Sweet, Pleasant, and Unspeakable Comfort: The Anglican View of Predestination (Part IV)

The classical Anglican teaching on election is beautiful and comforting because it teaches us that we are the chosen of God, saved by the blood of the cross through the grace that we receive by faith in Jesus Christ. God is the one who saves us. It is not dependent on us at all, not on our actions or our intentions. Scripture is silent about those who are not chosen, but the promise that God makes in Jesus Christ He makes to all people, dying for all people, because He loves all people. Nevertheless, when we come to faith in Christ, we can rest in the promise that we were elected to salvation by God before the foundations of the world. We do not have to fear that we will not be able to work hard enough to be saved, to act righteously enough to be saved, or even to have a strong enough faith to be saved. Faith itself is a gift that God gives to His elect. It is all a gift that He gives to us, free of charge, expecting nothing from us in return. It is total, pure love.

How Can We Know?

So election is clearly a wonderful thing, and to know you are elect is to rest assured of God’s mercy towards you, but how can you know that you are elect? According to Holy Scripture, there is a sure and certain means for knowing, and it does not require you to read the tea leaves of your heart in search of some sign that you have become the super apostle you always knew you could be. It is an objective assurance, wholly independent of you and your actions, that is completely verifiable, and it comes directly from Our Lord. “Make disciples of all nations,” says Jesus, “baptizing them in the name of the Father and of the Son and of the Holy Spirit” (Matthew 28:19). If you want to know whether you are elect, all you need to know is whether or not you have been baptized.

This is, of course, a scandalous teaching to those who have come to view Baptism merely as a human work done to show honor to God, but Scripture is clear that Baptism is much more. In fact, Scripture tells us, quite literally, that “Baptism now saves you” (1 Peter 3:21). Baptism is not a human work. Baptism is a holy mystery–a sacrament–in which we become united with Christ in His death and resurrection (Romans 6:1-14). When we are baptized, we receive the Holy Spirit. The grace of the cross is poured out upon us, forgiving our sins and making us one with Christ. We are joined to Him by a sacred, irrevocable bond. We are regenerated, given the new life of Christ to replace the old life that was terminally poisoned by sin. As the 1979 BCP puts it, we are “marked as Christ’s own forever.” Or better yet, as Mark 16:16 puts it, “Whoever believes and is baptized will be saved.” Not might be saved. Not has the potential to be saved. Will be saved. If you are baptized, you are among the elect of God.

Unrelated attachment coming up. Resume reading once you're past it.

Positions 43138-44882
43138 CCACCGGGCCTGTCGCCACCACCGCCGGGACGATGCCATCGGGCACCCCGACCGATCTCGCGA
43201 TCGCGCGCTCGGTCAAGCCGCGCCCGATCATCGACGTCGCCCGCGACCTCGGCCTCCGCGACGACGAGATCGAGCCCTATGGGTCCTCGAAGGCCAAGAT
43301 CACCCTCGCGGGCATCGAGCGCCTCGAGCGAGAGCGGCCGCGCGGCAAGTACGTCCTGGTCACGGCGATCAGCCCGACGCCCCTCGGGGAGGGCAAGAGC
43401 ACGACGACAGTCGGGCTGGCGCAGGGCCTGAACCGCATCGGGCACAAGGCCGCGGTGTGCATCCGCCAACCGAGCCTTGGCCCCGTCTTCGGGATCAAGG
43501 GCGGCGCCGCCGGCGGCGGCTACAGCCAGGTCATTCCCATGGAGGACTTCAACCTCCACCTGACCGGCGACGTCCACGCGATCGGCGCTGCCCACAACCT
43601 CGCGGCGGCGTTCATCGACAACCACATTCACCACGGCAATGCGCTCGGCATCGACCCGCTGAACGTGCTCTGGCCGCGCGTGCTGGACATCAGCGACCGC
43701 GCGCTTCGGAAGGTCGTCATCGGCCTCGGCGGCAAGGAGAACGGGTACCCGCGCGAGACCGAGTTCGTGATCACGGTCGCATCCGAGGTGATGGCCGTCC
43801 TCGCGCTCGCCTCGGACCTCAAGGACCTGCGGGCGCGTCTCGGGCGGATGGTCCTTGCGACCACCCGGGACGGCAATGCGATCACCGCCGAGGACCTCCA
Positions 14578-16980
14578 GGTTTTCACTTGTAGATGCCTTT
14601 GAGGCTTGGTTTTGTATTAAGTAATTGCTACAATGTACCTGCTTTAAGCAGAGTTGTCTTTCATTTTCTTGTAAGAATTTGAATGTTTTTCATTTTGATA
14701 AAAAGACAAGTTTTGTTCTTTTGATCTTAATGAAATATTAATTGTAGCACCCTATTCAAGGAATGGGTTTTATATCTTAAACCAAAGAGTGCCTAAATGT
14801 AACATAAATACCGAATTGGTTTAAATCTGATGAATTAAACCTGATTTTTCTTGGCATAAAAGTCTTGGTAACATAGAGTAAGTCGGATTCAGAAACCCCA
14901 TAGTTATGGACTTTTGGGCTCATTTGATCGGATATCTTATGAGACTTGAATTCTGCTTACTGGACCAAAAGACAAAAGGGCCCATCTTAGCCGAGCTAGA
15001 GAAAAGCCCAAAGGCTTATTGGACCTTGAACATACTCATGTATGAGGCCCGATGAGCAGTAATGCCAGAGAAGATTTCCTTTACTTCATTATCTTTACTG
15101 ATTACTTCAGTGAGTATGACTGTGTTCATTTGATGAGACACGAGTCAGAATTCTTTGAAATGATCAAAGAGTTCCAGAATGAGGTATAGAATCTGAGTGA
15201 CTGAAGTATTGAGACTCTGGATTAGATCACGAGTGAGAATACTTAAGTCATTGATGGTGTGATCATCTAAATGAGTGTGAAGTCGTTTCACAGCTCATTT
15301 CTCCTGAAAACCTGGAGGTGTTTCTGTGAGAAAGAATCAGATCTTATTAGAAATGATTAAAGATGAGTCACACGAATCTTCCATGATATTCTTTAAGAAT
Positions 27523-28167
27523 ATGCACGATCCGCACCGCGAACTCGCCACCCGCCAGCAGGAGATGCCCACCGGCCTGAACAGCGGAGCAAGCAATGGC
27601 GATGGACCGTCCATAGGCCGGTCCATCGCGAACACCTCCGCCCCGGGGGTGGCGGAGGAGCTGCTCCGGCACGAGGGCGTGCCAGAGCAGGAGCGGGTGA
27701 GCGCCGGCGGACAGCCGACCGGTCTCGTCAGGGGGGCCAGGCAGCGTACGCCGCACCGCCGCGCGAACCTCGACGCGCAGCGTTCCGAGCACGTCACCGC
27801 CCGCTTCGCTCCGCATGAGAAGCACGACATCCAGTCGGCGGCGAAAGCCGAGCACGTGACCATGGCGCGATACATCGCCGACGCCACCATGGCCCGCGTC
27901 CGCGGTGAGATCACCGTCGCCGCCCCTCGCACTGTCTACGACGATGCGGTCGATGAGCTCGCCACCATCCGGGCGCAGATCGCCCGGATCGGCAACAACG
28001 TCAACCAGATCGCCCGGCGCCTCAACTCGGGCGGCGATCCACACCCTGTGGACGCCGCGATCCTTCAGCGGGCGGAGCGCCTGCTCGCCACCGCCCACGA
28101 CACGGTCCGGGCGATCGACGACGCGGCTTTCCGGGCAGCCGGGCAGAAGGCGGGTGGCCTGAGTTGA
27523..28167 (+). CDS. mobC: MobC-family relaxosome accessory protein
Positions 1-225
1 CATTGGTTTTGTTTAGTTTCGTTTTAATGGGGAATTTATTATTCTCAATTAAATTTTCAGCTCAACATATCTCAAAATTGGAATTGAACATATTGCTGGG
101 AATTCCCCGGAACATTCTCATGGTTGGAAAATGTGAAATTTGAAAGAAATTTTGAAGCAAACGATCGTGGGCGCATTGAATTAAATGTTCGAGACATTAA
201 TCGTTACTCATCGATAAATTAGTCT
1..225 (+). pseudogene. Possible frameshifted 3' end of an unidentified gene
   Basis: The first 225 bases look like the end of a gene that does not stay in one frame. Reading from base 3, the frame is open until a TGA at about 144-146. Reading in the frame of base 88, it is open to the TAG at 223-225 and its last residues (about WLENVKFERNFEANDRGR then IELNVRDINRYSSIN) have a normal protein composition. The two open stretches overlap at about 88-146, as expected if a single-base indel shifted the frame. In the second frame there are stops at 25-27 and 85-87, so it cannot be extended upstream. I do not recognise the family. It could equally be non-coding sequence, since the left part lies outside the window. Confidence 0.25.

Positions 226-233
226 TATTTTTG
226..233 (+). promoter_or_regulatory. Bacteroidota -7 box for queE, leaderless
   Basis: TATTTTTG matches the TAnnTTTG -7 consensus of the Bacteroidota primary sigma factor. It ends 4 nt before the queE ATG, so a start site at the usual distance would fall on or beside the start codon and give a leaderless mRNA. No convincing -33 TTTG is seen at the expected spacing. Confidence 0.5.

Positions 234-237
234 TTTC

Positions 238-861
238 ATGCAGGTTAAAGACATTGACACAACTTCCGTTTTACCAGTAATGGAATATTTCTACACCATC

Anglican Teaching on Baptism

That this is the teaching of Scripture is apparent. That it is also the teaching of classical Anglicanism is equally apparent, given the structure of the classical baptismal liturgy. As the priest is about to baptize a person, he blesses the water to sanctify it “for the mystical washing away of sin” and then prays that in this washing the person to be baptized will “receive the fulness of thy grace, and ever remain in the number of thy faithful and elect children.” In 1662, when the liturgy was split into separate versions for infants and for “those of riper years,” this prayer was retained in both places, indicating that even infants who could not make any sort of declaration for themselves were nevertheless recognized to be elect post Baptism.

Immediately after the priest baptizes a person and makes the sign of the cross upon his or her forehead, the priest says the following (with my emphasis added):

SEEING now, dearly beloved brethren, that these persons are regenerate, and grafted into the body of Christ’s Church, let us give thanks unto Almighty God for these benefits, and with one accord make our prayers unto him, that they may lead the rest of their life according to this beginning.

There is no question, at least within the confines of the rite itself, that the person who has been baptized has been regenerated by Christ. This again is the same for infants as for adults. Baptism is not something we accomplish for ourselves, nor is it an empty sign which simply shows God your intention to be faithful, but it is rather a divine act through which God grants to us the grace of the cross. It is Christ’s work to save us made manifest in our lives.